Saturday, February 13, 2016

Presidential Leadership and how I assess it

A response to Brett about how I evaluate presidential candidates, which turned into something too long for facebook.

Before assessing candidates I filter for likely supreme court picks and electability.  These are pass/fail tests, and only Clinton and Sanders pass them.  They're the ones I'll evaluate as leaders.

I think of leadership geographically.  A good leader's task depends on understanding:
  • Where we are (the real)
  • An intended destination, a place they want to lead us to (the ideal)
  • A route, a plan of action to go from where we are to where we should be.  That route is grounded in the real,  but looks forward to the ideal.
    • Implicit in the route is an understanding of time, and some reasonable expectation of whether the route they're following takes one year, 4 years, or 20 years.
    • Also implicit is an understanding that they're *leading* us down the path, not directing us.  That requires consent and confidence, and an ability to rally support even when (especially when) it feels like everyone is turning on you.
 I'll start with the ideal.  I think both Sanders and Clinton want to move us to a better place.  I think Sanders' ideal is in many ways preferable, we'd be better off with stronger social insurance and investments in education.  But I think Clinton's ideal isn't bad either, particularly on foreign policy.  I think Sanders ideal their is a United States that stays home, while Clinton's ideal is a strong global leader capable of effectively confronting global challenges.  Those challenges include climate change and trade relations as much as they do military conflicts.

Next let's look at their grasp of the real.  Here Clinton is overwhelmingly better.  I think Sanders reduces everything to a Manichean dichotomy of good guys and bad guys.  Why is the health care system the way it is?  Bad guys did it!  Why is there massive economic inequality?  Bad guys did it!  Why have Republicans dominated Congress for most of the last 20 years, and control most state governments?  Bad guys did it!  I think what Sanders dismisses as mere moderation is a view of the world which recognizes that truth may be complicated.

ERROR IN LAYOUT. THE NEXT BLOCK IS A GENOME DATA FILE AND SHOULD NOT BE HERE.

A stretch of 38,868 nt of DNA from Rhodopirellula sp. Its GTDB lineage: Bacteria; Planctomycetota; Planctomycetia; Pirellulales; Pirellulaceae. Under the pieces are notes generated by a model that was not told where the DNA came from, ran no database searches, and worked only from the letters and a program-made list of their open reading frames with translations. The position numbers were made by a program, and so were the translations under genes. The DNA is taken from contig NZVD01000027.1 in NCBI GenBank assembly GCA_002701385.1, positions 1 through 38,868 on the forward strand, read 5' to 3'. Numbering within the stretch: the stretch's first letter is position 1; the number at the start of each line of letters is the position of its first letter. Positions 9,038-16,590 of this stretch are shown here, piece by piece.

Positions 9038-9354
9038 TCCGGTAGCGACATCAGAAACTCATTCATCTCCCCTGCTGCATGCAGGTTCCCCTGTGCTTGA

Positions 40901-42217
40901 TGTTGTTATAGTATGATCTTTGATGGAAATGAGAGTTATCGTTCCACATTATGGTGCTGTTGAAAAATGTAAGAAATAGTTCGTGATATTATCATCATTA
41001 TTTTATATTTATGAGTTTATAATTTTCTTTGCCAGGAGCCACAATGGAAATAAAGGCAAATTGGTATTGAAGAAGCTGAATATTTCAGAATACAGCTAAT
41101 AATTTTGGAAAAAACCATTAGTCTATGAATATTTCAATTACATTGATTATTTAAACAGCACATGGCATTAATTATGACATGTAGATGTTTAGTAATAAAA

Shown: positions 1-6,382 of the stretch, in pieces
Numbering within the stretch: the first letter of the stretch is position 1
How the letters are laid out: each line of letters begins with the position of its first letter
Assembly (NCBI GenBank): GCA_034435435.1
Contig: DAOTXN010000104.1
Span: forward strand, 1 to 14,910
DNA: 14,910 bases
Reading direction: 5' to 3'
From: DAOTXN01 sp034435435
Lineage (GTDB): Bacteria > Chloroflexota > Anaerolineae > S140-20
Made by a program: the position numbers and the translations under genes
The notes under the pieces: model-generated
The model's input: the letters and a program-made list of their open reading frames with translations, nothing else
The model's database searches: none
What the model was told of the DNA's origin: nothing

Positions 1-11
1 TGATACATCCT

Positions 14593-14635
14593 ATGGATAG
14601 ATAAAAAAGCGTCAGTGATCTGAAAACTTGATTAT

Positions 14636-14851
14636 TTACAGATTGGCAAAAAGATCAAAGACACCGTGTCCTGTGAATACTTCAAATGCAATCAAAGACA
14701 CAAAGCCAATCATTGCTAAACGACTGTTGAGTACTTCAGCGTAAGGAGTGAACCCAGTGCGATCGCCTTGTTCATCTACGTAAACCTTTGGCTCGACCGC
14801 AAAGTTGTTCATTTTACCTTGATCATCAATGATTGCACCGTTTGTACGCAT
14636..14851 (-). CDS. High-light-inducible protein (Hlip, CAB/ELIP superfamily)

I think Clinton has a much better grasp of why things are the way they are because she's more conscious of history, and how things change with time.  Women's rights are an obvious example, women today have far greater opportunities than they did when she was young.  In addition, she played a direct role in shaping history in some pretty important ways.  Health care reform isn't an abstraction to her, she knows what it's like to try developing and passing a national program and she knows how hard it is to push the status quo.

Now we get to route, and Sanders' biggest deficit against Clinton.  As far as I can tell, his plan for every issue consists of:
  • Everyone will share my values, and therefore
  • Everyone will do exactly what I want, and
  • Anyone who does otherwise is a bad guy and will be politically neutralized by my blindingly obvious rightness and goodness.  (not only does Sanders reduce the world to good guys and bad guys, he doesn't put much thought into why the bad guys win so often)
For Clinton, I'd guess her domestic policy would be focused on stopping the Republican Congress from doing harm and helping Democrats win votes next time around, with her most important action being good picks for the courts (and getting them approved).  I think we'd see a stronger foreign policy, particularly on climate change, because that's where there's more leeway.  Those are modest steps, but they're oriented towards a better place than where we are now, they're achievable, and they're progress.   

I have no idea what a President Sanders would do, because I don't think any of his ideas work.  What do you expect of someone who promises to build a ladder to the moon?  Pretty much anything but a ladder to the moon.  That said, go back to what I said at the beginning about filtering and electability.  There's a lot I dislike about Sanders, but I'd vote for him (happily) if he were the Democratic nominee.